When someone at the annual meeting asks you what you have been doing this year, mention your recent deal or successful motion. While it is extremely important to make a personal connection — and not completely dominate the conversation with a detailed account of your recent expert deposition — it is helpful for people to think of you as a strong successful lawyer. Being shy or afraid of self-promotion will not do you a lot of good when competing internally for referrals or cross-selling opportunities. While you may think that others are aware of your recent deal because there was an internal email or it had recent press, it is still helpful for your career to discuss it.
This is a great opportunity to review your list of personal successes before going into a meeting where self-promotion may be helpful. What are the top three you want to discuss? If it is helpful, practice what you might say. As lawyers, we always do better with a little preparation. Give a little info but don't make it too long, and beware the canned speech. It needs to sound natural, even if the first few times it is not.
Two people who graciously sell the other's skill and expertise can magically walk through marketing events looking great and not feeling like they spent the time promoting themselves. Sometimes this can be a great first step in the art of self-promotion, as most people are much more comfortable saying how great their colleague is rather than themselves. The pitfall here is that you might come off scripted and too much like a salesperson. What you want to do is find opportunities to point out how proud you are of having them as a colleague or point out recent success, again, without letting it dominate the conversation. The only thing worse than spending time talking up your own boring expert deposition is talking about someone else's, especially when there is the chance you might not get the story right.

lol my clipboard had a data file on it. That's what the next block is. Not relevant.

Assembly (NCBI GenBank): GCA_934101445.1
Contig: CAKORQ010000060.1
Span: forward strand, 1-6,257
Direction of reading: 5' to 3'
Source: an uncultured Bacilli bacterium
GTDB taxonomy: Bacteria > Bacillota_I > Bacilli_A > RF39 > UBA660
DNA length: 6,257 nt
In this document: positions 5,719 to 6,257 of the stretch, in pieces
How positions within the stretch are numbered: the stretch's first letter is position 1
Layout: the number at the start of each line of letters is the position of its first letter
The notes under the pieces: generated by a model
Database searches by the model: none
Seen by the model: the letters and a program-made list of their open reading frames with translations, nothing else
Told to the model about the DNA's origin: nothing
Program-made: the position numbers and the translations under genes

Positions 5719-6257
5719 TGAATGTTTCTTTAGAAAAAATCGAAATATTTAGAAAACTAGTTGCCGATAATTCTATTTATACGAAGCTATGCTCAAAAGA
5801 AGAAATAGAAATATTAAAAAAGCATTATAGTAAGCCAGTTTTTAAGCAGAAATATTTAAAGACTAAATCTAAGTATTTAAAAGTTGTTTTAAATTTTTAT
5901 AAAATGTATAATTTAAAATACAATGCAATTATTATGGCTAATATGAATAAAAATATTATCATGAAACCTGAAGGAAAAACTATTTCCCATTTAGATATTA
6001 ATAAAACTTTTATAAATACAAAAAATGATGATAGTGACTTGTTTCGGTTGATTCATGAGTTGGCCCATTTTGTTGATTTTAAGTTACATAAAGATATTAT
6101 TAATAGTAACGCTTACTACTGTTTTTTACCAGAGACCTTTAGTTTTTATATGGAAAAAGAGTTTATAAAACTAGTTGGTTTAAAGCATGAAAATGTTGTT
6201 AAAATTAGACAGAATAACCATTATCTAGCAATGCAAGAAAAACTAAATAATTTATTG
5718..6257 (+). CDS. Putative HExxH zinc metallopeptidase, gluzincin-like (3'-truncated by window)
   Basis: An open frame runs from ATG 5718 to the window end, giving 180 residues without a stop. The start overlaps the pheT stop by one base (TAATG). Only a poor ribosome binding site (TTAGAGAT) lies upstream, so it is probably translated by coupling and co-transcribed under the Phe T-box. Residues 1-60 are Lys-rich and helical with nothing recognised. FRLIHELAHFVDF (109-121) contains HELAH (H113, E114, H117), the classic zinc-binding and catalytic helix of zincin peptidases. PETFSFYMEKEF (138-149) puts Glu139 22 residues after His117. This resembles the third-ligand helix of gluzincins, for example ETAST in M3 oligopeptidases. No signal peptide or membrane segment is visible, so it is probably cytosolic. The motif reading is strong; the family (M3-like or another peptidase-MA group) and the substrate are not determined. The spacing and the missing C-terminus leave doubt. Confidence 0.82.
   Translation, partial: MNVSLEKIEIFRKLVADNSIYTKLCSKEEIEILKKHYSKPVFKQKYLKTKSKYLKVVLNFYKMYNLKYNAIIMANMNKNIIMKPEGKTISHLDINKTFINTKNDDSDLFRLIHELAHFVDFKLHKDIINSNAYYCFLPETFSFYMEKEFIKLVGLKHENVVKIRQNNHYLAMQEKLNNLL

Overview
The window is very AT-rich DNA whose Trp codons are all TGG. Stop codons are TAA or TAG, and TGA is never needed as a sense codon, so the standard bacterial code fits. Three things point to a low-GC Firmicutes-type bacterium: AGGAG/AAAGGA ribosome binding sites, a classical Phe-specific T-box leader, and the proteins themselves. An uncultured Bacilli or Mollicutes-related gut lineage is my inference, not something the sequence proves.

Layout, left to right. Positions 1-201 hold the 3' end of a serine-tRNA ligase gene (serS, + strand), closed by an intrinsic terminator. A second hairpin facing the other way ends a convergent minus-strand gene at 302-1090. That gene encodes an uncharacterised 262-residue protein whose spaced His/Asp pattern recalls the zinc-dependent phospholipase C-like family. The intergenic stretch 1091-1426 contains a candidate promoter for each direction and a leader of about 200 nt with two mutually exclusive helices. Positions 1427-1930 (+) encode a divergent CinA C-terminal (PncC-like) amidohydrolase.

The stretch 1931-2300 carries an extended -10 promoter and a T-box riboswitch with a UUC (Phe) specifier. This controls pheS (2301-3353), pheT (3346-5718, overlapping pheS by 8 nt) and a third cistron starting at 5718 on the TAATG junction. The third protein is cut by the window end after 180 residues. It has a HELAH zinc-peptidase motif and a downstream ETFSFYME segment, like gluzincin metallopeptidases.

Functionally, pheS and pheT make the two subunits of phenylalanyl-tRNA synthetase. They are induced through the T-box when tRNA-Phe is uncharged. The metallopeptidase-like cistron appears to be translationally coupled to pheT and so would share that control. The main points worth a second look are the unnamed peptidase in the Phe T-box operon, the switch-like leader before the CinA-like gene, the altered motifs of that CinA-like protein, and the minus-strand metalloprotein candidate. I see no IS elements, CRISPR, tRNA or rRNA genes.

Another very easy sell should be to explain why your firm is great for a prospective client's work. You should also be able to tell anyone on the street the unique attributes of your firm in the market and why it is a good choice for your clients. All of your friends and family should generally know what makes your firm unique. Again, the trick here is not to brag or give a long uninterrupted speech. Bonus points if you can do this without saying something negative about your competitors. This is an easy step into personal self-promotion because clients not only choose the firm, they also select their lawyer.
When someone says what a great job you did on something, thank them and say that you are very proud of the result. While you can discount a bit to not come off over-confident (if you must), you should not spend minutes discussing how lucky you were or how sometimes the facts just line up. Instead, you can discuss the unique situation and how you were able to see a unique solution.
In the end, there are a lot of opportunities to share your success stories to allow you to maximize exposure — without going over the top. If this is particularly difficult for you, spend time listening to others at networking events and take note of how often others are appropriately sharing information that puts them and their firms in a positive light.
This article was featured in Law Journal Newsletters, Law Firm Partnership & Benefits Report and Accounting and Financial Planning for Law Firms Report, January 2017.